Vehicle-Related Product Recalls: An Overview
Written by Cooper and Friedman on July 18, 2017
Product recalls occur every day. Most product recalls are related to contaminated foods or children’s products that pose a threat; however, vehicle-related product recalls are becoming more and more common. According to the DOT’s NHTSA, around 30,000 lives were lost on highways across the United States in 2009. Most deaths were the result of collisions; however, some were caused by faulty vehicles and may have been preventable.
As product liability attorneys, we understand it is important to know current vehicle-related product recalls and if they affect you. It is also important to know how to stay up-to-date on new product recalls concerning vehicles. This way you know as soon as possible if something is wrong with your car and how to fix it. Below we’ve outlined the differences between safety-related defects and defects that are not considered safety-related. We also cover what deems a recall necessary, and how to report a safety problem in your own vehicle.
What Is a Safety Related Product Defect and How Does it Result in a Recall?
In order for a vehicle to be recalled, it must have a safety-related product defect. For a defect to be safety-related, it must present a safety risk and exist in multiple vehicle makes and models. Safety related product defects are often steering component issues or problems with the fuel components in a vehicle. They can also be defects in the wheels, accelerator controls, brakes, or seats, and airbag deployment issues.
Defects that aren’t safety-related include improperly working air conditioning systems, rust or cosmetic blemishes, and wear and tear from use. Because these defects do not cause any risk of harm to the operator or passengers they are not recall eligible.
How to Report a Vehicle-Related Product Recall
Sometimes the only way that an automotive company is made aware of a safety related product defect in one of their cars is after it’s too late and someone has been seriously injured or killed due to an issue.
Though most vehicle-related product recalls are made by manufacturers before the NHSTA is involved, some safety related defects slip through. This is why it is crucial to report any vehicle-related problems that could potentially cause a safety risk.
There are multiple ways to go about reporting a safety issue to the NHSTA. You can call the Vehicle Safety Hotline operated by the Department of Transportation at 1-888-327-4236 or 1-800-424-9393. Both lines are toll-free from anywhere in the United States. You can also visit safercar.gov and file a vehicle complaint through their online service. If the NHSTA deems that your vehicle complaint is a valid one that has the potential of becoming a safety risk, they will begin an investigation and determine if said safety risk exists and constitutes a product recall.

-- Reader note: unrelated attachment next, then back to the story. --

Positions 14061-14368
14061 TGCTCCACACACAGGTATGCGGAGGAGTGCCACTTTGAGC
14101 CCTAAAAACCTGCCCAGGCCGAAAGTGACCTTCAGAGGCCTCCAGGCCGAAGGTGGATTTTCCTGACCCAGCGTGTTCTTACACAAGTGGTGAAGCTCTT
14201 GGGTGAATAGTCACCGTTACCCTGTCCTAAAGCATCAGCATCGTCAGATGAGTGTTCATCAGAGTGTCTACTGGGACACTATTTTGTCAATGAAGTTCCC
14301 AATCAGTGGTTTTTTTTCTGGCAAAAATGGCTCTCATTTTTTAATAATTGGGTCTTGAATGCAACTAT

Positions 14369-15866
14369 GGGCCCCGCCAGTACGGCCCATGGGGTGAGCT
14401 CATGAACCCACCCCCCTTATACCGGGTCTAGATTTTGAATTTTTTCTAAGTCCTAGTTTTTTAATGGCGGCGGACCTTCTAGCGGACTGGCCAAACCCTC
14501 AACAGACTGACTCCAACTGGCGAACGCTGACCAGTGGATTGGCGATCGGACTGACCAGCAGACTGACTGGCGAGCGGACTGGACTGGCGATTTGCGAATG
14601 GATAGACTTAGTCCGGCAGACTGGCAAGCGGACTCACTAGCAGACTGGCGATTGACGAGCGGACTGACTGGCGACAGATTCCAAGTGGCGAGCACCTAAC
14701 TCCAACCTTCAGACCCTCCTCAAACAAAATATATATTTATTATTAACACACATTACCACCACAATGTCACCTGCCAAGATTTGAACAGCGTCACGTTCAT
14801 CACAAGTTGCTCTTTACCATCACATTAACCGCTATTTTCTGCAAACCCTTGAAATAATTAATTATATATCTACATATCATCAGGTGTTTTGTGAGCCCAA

Current Vehicle-Related Product Recalls
One of the most widespread product recalls related to motor vehicles that is still ongoing is the Takata Airbag Recall. In 2016, Takata announced that the airbags installed in millions of vehicles sold in the United States were being recalled after discovering a safety defect. The airbags were at risk of inflating to the point of exploding and causing serious injury. The airbag recall affected 34 different brands of cars and countless makes and models dating back to the early 2000s. Most recently, Takata announced that as of May 26th, 44.8% of the airbags affected by the recall had been replaced. If you think you may have a vehicle that is under the Takata Airbag Recall, you can click here and learn more.
Additional vehicle-related product recalls include:
- The Volkswagen Diesel Recall that arose after the EPA found that Volkswagen had used emissions-control software to mask the accurate amount of diesel emissions given off by their cars and defying clean air standards set by the U.S.
- The recall by GM of over 1 million vehicles at risk of engine-compartment fires. This affected older GM sedan and coupe models produced between 1997 and 2004 equipped with a 3.8 liter V6 engine.
- Mini Cooper announced a vehicle-related product recall for 2002 – 2005 makes of their Mini Cooper and Cooper S models due to steering problems. The company recalled over 86,000 vehicles that were at risk of temporarily or permanently losing electrohydraulic steering capabilities.
- A fire risk caused Ford to recall almost 130,000 vehicles including 2009 & ‘10 Ford Edges as well as Lincoln MKX SUVs after a corrosion problem that resulted in leaking fuel close to the engine was detected. Oddly this recall only affects cold-weather states.
To stay up-to-date on active vehicle-related product recalls, visit Edmunds.com where they list all of the latest news in the automotive industry. You can also visit the National Highway Traffic Safety Administration’s website and search for product recalls that may be affecting you specifically using your VIN.
If you or someone you love has been a victim of a motor vehicle accident as a result of a poorly manufactured vehicle and were not aware of a product recall being posted, you may be have grounds to file a product liability case and you may be eligible for compensation. To learn more and get a free case consultation, contact the Law Office of Cooper & Friedman at 502-549-7555 or by visiting our website and using our Contact Us form.